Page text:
One picture is worth a thousand words. Or think of it this way: one editorial cartoon is worth a thousand-word column. At the Hotel Angeleno in June, Michael P. Ramirez said, “A reporter is a purveyor of fact. Editorial cartoonists just go back and shoot the wounded.”
The two-time Pulitzer Prize winning (1994, 2008) editorial cartoonist opened the 2016 NSNC annual conference in Los Angeles. Famed for his controversial cartoons, Ramirez gave columnists insights into his working world, and from it, we drew a fresh view of ours. Very different platforms, but clearly our goals intertwine.
Ramirez’s cartoons are carried by Creators Syndicate and distributed to over 550 publications. A multiple award winner, he described his work, “Editorial cartooning is a profession about ideas and concepts. We are the pit bulls of journalism. We are the rapid prosecution and immediate execution. We draw a conclusion, we draw a cartoon, and hopefully, we draw blood. It informs and challenges. An editorial cartoon is a fine instrument of journalism, at times dark with imagery seizing a reader’s attention. It tells a story. It challenges hypocrisy. It exposes the predators of society, and by that I mean politicians.”
Ramirez explained why he applies his formidable drawing talent to attacking those in authority, “History has demonstrated that the powerful can turn into monsters. The journalists report and keep them human. It’s a journalist’s job to hold these government servants accountable.”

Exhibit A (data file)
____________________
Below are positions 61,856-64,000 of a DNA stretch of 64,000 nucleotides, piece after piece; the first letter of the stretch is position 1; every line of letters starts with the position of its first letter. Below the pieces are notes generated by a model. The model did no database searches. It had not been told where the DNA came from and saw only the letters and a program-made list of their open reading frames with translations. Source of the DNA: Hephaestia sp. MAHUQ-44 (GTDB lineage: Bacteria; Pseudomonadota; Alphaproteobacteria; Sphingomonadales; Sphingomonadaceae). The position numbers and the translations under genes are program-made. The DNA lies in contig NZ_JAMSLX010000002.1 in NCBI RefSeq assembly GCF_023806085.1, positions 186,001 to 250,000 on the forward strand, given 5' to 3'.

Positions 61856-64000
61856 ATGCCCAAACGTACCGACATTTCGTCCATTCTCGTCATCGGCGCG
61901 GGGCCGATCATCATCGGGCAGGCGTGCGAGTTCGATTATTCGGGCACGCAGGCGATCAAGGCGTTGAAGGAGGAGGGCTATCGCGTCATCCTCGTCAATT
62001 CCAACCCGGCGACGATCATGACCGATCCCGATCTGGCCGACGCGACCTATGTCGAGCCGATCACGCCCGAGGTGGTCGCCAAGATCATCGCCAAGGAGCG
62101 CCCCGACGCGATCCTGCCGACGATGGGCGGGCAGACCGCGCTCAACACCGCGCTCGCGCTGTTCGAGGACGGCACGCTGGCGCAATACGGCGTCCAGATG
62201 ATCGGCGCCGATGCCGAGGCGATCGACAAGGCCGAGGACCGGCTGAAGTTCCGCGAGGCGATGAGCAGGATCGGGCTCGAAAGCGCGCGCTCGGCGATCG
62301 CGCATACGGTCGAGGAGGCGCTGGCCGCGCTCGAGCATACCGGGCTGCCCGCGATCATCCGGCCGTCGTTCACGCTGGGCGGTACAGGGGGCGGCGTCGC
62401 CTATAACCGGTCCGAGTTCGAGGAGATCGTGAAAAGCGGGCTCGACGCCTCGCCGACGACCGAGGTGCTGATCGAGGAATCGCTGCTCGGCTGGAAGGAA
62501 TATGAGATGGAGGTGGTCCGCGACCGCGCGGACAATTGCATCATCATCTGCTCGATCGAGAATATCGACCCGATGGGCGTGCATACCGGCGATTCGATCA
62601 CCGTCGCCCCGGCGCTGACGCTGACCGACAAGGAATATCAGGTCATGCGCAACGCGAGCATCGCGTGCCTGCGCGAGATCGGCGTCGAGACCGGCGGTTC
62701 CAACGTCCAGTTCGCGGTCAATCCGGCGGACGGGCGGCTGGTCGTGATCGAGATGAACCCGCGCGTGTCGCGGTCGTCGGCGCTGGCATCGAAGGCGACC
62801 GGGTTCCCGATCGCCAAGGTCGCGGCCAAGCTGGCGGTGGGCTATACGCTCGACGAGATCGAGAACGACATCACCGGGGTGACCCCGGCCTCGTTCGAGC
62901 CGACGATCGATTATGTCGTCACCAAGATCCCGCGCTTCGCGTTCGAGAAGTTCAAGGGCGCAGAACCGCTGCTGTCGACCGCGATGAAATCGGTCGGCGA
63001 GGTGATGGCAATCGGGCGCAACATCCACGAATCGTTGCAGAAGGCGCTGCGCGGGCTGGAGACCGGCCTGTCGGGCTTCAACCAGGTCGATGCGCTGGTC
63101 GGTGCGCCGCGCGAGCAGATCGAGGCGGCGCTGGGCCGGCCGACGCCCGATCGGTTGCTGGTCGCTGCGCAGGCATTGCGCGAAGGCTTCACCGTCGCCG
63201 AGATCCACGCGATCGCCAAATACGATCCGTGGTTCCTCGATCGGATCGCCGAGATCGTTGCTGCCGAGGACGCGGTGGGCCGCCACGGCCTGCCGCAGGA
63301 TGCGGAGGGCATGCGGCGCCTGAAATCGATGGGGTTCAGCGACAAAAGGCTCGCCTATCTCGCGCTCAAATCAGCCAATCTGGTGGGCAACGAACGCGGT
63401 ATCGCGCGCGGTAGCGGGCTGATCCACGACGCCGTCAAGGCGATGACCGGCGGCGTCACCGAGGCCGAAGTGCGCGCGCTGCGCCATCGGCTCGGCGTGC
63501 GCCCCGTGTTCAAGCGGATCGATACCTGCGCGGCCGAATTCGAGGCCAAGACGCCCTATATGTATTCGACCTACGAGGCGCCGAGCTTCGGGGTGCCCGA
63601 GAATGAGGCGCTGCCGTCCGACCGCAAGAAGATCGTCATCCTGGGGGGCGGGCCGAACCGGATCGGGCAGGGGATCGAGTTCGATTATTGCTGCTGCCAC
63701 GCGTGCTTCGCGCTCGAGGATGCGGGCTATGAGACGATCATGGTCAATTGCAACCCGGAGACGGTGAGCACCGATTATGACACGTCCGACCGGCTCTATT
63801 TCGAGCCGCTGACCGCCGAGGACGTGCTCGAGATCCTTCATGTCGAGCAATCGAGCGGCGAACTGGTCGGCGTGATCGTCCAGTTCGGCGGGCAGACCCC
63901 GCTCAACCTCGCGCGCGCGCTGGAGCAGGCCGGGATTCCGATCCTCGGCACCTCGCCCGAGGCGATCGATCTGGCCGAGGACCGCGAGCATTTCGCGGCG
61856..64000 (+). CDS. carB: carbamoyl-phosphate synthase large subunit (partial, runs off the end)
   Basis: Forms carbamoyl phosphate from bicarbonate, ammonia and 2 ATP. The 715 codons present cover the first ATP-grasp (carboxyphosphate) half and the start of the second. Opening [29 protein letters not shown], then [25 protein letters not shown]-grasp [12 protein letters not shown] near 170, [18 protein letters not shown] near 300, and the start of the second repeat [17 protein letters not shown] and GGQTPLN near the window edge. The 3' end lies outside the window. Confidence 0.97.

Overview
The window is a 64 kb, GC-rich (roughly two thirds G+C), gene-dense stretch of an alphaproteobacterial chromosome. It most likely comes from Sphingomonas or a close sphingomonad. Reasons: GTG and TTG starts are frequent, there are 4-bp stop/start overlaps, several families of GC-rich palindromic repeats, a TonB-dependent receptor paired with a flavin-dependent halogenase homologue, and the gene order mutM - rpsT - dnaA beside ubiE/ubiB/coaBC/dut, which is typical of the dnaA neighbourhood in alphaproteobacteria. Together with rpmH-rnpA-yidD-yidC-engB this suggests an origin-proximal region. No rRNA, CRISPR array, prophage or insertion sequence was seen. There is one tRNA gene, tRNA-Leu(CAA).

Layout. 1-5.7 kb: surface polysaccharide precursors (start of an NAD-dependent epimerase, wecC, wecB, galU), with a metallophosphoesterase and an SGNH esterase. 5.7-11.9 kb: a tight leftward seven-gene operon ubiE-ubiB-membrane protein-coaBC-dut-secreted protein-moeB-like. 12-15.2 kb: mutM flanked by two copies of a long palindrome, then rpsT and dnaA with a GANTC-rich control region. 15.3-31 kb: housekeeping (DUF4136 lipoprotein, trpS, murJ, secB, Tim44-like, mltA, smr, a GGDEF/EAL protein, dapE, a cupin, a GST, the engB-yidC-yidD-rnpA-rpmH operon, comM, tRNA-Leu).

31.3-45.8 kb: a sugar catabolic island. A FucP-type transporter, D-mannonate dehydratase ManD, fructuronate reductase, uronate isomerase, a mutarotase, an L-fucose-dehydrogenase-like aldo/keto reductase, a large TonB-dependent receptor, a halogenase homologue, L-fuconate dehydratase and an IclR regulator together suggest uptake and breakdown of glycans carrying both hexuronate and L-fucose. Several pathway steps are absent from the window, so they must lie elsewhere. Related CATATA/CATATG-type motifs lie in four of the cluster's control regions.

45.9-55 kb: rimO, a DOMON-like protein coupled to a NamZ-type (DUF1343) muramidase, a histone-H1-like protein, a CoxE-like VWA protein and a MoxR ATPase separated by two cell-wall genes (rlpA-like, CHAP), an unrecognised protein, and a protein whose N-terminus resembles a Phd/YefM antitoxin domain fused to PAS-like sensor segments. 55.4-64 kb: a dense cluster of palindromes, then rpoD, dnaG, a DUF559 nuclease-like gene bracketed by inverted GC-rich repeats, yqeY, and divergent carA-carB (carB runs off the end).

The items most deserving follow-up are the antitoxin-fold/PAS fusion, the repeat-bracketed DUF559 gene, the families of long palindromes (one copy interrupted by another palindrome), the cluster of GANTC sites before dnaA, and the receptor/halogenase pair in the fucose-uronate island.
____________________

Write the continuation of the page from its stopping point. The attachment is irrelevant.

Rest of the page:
A self-described “political wonk,” Ramirez reads four newspapers daily and watches the news hourly to see what the public is digesting. From that, the artist distills pointed commentary into one powerful image. His process offers a lesson to columnists as well seeking to get to the meat of a matter.
Ramirez said, “In order to be judge and jury, one must be informed. Digest the complex issues in order to make concise statements. If you fervently believe in an issue, I urge you to read the opposite, larger and more complex sides of the issues. Know your enemy.”
His editorial cartoons have ignited controversy, threats, and an outpouring of hate mail, but Ramirez remains clear on his mission.
“The important thing is we have that debate, that we initiate ideas, that we have the freedom of information so people can decide for themselves. It is our responsibility to bring these things to light and to debate them,” he said.
In the cartoon of my mind’s eye, Michael P. Ramirez and other editorial cartoonists brandish a drawing pen exploding with bravery and purpose as they gallop into battle. We ride with them. They keep on drawing, and we keep on writing.
(Michael Ramirez is the author of two books, Everyone Has the Right to My Opinion and Give Me Liberty or Give Me Obamacare.)